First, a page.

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Increase Our Stipends —Veterans Tells Gov’t


The Veteran Administration of Ghana (VAG) has made a passionate appeal to government to, as a matter of urgency, increase the stipend of veterans to enable them address the current overwhelming cost of living.

Speaking at an event to commemorate the 71st anniversary of the 28 February, 1948 Christianborg Crossroad shooting in Accra yesterday, the Chairman of the Association, Major-General C. B. Yaache (Rtd), said the remuneration members receive currently is not sufficient to meet their needs.

“It is not enough; that is all I can say. We have made recommendation to government on how much we think we should be paid and I am sure government is looking at them to make sure the situation is improved,” he said.

Major Yaache further called for assistance in the area of healthcare as that too had become very costly.

He said, “Healthcare is very expensive especially for people who are old. Their diseases are not the minor ones like headaches…they are major ones that have to do with hypertension, sugar problems, prostate and so on.”


The celebration was to commemorate three soldiers who lost their lives in 1948 during a procession.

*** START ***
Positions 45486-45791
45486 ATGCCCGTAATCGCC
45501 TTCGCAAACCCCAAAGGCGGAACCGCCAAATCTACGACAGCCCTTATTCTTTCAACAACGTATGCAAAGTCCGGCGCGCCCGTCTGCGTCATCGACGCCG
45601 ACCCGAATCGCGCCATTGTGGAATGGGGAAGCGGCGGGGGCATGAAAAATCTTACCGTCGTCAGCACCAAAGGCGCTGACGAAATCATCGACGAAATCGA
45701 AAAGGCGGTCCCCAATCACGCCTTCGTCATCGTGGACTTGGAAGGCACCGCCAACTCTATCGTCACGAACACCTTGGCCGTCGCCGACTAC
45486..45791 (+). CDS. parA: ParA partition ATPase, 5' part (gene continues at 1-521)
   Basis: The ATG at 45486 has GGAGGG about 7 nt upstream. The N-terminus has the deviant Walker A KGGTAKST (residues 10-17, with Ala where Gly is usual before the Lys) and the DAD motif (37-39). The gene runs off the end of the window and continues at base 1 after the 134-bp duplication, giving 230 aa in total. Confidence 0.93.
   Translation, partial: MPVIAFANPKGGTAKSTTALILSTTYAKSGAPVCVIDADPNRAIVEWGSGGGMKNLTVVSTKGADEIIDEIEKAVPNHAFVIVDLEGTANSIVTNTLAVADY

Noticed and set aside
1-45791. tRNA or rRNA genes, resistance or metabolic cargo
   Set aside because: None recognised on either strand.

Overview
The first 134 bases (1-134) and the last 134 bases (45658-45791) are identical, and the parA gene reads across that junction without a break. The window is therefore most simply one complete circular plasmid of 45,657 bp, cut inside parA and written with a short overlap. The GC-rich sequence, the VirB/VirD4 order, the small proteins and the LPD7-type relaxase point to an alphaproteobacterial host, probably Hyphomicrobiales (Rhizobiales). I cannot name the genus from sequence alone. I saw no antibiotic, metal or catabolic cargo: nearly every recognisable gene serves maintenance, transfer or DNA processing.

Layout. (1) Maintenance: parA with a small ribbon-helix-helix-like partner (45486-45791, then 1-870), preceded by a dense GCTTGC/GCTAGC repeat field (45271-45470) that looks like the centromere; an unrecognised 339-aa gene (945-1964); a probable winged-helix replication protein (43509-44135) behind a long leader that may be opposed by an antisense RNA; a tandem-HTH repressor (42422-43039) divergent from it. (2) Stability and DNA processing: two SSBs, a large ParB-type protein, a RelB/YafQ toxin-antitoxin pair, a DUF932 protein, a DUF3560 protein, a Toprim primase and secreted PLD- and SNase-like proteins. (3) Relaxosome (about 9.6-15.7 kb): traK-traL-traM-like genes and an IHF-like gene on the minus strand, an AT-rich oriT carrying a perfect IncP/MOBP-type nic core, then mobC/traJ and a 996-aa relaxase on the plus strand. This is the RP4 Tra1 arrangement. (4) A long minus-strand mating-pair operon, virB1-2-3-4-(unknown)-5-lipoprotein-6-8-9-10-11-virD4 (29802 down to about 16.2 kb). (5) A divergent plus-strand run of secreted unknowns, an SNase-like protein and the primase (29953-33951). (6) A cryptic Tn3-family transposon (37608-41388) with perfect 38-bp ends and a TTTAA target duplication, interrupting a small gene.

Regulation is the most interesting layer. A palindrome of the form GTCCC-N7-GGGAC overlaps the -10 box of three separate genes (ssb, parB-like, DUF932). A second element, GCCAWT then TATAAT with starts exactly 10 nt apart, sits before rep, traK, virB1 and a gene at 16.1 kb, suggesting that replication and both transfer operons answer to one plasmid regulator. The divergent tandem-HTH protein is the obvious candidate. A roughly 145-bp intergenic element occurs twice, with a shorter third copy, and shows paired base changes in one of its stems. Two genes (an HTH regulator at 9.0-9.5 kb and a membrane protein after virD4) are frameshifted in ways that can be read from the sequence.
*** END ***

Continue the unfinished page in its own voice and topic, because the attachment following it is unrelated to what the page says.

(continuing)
The event was witnessed by Vice-President Mahamudu Bawumia, Ministers of state, officials of the various security agencies, traditional rulers, the clergy, and other members of the public.

While Dr. Bawumiah laid a wreath on behalf of government and people of Ghana, Major-General Yaache (Rtd), laid one on behalf of the Veterans.

The Osu Mantse, Nii Kinta Dowuona V, laid another one on behalf of the traditional authorities.

Some relatives of the fallen heroes were also present at the event.

Unfolding story

Members of the Ghana Actors Guild, in a playlet, re-enacted the unfolding event of February 28, 1948, where Sergeant Adjetey, Cpl. Attipoe and Private Odartey Lamptey were killed over demand for better conditions of service.

The three soldiers, together with other ex-servicemen, had marched to the Christianborg Castle to present a petition to the Governor on their unpaid war benefits when they were intercepted at the crossroads by a contingent of armed policemen.

The contingent, led by British Police Superintendent, Mr. Colin Imray, ordered that they disperse and when they refused, he gave an order to the police to open fire and the three ex-servicemen were killed.

News about the death of the servicemen spread rapidly, leading to riots in Accra and other parts of the country.

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